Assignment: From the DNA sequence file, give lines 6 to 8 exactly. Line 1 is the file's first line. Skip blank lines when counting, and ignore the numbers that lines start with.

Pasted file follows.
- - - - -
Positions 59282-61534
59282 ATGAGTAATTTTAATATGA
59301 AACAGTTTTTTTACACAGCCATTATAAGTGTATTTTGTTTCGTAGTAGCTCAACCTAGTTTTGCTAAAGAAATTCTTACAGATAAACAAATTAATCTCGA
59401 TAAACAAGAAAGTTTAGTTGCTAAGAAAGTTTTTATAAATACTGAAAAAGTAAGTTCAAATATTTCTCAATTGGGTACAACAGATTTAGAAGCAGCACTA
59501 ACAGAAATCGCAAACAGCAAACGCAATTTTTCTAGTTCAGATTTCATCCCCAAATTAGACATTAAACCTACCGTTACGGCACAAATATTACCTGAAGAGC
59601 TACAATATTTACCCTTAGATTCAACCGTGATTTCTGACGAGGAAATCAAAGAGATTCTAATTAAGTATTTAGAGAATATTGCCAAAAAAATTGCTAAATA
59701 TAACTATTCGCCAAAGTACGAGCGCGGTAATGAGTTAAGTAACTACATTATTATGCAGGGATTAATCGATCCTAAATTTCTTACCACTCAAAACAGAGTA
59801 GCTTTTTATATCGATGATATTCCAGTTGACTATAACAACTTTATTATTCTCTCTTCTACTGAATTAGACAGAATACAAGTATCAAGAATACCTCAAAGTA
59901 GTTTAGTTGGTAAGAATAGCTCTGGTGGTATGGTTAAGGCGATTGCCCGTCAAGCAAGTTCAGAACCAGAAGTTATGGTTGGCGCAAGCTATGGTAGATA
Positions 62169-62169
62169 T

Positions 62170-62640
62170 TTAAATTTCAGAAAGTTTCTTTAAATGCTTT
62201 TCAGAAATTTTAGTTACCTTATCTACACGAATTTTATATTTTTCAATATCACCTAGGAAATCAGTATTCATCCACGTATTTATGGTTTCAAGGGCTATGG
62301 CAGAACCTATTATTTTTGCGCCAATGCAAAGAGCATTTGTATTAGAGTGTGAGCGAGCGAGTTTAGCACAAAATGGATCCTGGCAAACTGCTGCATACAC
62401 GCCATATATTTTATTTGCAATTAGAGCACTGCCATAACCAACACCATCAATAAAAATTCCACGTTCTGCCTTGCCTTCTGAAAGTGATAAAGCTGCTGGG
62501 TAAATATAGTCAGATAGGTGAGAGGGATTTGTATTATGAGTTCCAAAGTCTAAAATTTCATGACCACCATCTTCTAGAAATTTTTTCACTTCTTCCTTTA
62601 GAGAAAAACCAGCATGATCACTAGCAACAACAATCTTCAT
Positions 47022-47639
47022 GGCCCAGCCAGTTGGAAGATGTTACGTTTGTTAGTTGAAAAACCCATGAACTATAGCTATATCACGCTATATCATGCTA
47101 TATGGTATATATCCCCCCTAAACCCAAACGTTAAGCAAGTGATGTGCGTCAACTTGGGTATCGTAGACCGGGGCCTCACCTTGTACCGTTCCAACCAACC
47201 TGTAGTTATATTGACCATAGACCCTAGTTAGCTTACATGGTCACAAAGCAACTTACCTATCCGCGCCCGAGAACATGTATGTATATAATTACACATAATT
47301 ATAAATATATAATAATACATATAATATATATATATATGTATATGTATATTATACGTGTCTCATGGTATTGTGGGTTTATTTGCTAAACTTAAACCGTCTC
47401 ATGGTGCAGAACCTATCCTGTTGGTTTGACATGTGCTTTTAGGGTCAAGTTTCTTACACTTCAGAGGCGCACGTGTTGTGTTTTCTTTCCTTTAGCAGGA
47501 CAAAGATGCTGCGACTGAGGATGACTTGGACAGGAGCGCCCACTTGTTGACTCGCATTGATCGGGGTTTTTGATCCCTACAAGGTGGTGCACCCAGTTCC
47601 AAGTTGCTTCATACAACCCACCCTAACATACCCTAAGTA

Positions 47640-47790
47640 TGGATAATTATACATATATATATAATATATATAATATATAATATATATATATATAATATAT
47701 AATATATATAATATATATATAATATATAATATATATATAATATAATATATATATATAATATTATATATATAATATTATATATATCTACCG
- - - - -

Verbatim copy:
59601 TACAATATTTACCCTTAGATTCAACCGTGATTTCTGACGAGGAAATCAAAGAGATTCTAATTAAGTATTTAGAGAATATTGCCAAAAAAATTGCTAAATA
59701 TAACTATTCGCCAAAGTACGAGCGCGGTAATGAGTTAAGTAACTACATTATTATGCAGGGATTAATCGATCCTAAATTTCTTACCACTCAAAACAGAGTA
59801 GCTTTTTATATCGATGATATTCCAGTTGACTATAACAACTTTATTATTCTCTCTTCTACTGAATTAGACAGAATACAAGTATCAAGAATACCTCAAAGTA